New program aims to change relationship between police, addicts

New program aims to change relationship between police, addicts
(Source: Sharon Yoo/WAVE 3 News)
(Source: Sharon Yoo/WAVE 3 News)
(Source: Sharon Yoo/WAVE 3 News)
(Source: Sharon Yoo/WAVE 3 News)
Jenni Meredith (Source: Sharon Yoo/WAVE 3 News)
Jenni Meredith (Source: Sharon Yoo/WAVE 3 News)

LOUISVILLE, KY (WAVE) - There may often be a wall between law enforcement officers and those using illegal drugs. However, one police station in WAVE Country is working to change that.

The Jeffersontown Police Department has partnered up with the Kentucky chapter of Young People in Recovery to start the ANGEL program.

Saturday the project kicked off with a community barbecue lunch at Cherokee Park.

The program is dedicated to opening the police station's doors to "any addict, seeking recovery or alcoholic can come into the J'town Police Department and ask for help. And even if they have paraphernalia, drugs, they can surrender that with no repercussions," according to YPR-Kentucky Housing Leader Jenni Meredith.

Police would then introduce different resources to whoever comes through and give them an option to seek treatment.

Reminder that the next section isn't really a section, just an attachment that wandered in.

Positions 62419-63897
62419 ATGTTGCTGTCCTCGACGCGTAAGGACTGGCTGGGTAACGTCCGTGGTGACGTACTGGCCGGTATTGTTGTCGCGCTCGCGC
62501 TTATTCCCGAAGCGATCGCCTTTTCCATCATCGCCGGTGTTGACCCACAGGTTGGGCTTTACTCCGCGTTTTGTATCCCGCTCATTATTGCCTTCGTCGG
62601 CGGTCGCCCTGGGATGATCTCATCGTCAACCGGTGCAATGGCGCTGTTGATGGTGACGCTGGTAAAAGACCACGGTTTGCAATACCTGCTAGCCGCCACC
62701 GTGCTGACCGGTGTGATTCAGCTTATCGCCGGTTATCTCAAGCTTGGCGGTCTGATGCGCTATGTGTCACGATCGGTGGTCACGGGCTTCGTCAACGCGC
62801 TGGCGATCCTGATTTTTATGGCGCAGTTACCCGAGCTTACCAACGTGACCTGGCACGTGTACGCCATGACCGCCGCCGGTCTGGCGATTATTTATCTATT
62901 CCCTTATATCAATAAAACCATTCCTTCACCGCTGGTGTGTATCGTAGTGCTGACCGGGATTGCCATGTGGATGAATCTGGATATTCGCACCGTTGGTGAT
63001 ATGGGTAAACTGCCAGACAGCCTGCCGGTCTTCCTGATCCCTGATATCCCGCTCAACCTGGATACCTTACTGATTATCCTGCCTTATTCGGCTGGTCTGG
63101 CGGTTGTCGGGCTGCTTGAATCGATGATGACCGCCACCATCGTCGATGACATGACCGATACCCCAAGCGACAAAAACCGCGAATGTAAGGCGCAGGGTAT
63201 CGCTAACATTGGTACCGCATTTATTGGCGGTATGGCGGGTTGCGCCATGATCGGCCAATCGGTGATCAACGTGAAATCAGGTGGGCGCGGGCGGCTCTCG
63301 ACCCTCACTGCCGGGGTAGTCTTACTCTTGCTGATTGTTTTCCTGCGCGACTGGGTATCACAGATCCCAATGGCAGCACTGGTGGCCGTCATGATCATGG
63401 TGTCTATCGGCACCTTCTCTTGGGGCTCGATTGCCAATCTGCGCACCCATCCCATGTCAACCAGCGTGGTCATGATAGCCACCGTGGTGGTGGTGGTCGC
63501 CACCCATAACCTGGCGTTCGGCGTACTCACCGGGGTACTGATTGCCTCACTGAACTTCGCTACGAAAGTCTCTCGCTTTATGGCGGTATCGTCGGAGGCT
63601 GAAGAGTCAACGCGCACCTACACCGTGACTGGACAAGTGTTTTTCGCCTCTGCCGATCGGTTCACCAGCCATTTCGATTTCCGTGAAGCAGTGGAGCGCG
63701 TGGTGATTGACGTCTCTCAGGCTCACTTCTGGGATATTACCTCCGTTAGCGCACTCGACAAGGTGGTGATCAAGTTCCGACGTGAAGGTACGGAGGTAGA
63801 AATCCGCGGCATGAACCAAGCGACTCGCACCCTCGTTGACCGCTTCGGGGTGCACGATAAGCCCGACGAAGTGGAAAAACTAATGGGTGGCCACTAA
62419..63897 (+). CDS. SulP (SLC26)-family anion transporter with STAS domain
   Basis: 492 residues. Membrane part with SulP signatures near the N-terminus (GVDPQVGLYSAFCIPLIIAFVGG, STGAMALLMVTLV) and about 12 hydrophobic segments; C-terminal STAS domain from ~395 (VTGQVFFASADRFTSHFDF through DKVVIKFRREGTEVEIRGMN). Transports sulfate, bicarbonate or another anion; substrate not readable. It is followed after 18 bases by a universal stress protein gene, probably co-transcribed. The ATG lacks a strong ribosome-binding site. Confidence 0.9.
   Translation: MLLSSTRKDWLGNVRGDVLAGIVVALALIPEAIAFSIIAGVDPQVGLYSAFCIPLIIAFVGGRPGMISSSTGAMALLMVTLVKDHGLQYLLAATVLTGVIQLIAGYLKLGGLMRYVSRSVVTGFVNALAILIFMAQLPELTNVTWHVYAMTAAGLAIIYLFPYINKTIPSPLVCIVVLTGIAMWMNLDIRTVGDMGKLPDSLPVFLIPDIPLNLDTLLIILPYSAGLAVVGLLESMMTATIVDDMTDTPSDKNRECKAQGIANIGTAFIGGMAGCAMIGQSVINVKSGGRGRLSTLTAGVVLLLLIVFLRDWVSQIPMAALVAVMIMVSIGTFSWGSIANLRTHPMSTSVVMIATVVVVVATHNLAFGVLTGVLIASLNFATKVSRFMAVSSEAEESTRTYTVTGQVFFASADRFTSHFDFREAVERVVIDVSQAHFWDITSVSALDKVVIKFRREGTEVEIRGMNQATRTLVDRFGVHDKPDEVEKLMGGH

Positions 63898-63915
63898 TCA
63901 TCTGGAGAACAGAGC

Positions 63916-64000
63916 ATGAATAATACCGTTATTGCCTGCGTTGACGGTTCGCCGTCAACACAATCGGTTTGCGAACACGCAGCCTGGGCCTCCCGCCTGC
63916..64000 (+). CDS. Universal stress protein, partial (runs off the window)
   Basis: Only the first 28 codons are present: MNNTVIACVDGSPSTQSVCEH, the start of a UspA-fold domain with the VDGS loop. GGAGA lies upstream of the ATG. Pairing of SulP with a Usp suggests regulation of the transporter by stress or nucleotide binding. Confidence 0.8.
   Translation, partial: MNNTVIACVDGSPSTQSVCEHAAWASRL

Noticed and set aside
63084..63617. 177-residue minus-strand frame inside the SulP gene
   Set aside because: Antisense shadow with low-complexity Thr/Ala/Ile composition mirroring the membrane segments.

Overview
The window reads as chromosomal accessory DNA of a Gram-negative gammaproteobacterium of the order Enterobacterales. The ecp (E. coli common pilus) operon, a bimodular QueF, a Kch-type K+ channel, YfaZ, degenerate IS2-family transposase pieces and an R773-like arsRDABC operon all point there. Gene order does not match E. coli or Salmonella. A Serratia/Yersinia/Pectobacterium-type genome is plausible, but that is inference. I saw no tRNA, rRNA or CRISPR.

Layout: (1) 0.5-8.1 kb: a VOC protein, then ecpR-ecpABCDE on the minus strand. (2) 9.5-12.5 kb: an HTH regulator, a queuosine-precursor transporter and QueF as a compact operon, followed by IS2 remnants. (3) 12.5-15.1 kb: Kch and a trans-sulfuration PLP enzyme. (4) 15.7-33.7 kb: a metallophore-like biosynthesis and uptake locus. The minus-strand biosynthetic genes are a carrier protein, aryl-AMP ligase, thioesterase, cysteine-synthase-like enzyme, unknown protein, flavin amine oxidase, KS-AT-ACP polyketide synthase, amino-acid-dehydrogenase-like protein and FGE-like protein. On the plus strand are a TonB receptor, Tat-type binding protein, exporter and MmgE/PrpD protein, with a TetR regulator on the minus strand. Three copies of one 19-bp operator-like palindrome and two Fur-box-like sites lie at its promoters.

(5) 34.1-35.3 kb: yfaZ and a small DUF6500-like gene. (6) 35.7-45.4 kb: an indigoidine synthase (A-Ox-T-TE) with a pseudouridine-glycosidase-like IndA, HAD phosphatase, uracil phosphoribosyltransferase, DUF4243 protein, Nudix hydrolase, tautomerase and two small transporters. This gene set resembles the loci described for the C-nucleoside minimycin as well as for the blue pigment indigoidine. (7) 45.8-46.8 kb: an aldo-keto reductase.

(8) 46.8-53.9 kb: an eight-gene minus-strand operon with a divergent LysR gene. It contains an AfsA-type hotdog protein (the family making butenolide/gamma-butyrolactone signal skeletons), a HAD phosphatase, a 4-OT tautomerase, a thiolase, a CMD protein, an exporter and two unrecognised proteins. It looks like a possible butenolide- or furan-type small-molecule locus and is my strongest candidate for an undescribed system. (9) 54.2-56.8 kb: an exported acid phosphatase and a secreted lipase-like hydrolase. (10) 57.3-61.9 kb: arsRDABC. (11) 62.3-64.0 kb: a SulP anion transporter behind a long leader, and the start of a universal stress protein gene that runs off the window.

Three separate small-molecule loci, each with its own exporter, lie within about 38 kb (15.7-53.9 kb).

"We want the police department to be a safe haven. We want to reduce the stigma of addiction in the community. We want us to unite together to solve this problem," said Sgt. Brittney Garrett of the J'town Police Department.

Meredith says the opportunity to ask for help without the risk of entering the criminal justice system is a big deal. She knows, because she's been through it.

"I even had run-ins with the J'town Police Department before I got sober," she said.

In 2007 she decided she'd had enough and decided to turn things around. That's also when she learned having support was more effective than incarceration.

"Now they're reaching out their hand, wanting to help us. We have to be receptive to that," Meredith said. "For me, I had to open my mind to new things. And for police to say, 'I'm not gonna lock you up, I'm gonna put you in treatment.' That's a huge, huge empowerment for the recovery community."

"We want to build that trust by showing that we are here to help, and that's what it's gonna take," Garrett said. "We want to have people come in and trust that we are going to get them into treatment and keep our word with that."

Saturday's event was dedicated to getting the word out about the program, and for the community to meet the officers who will be working with them.

The ANGEL program will officially start Aug. 1 at the Jeffersontown Police Department.

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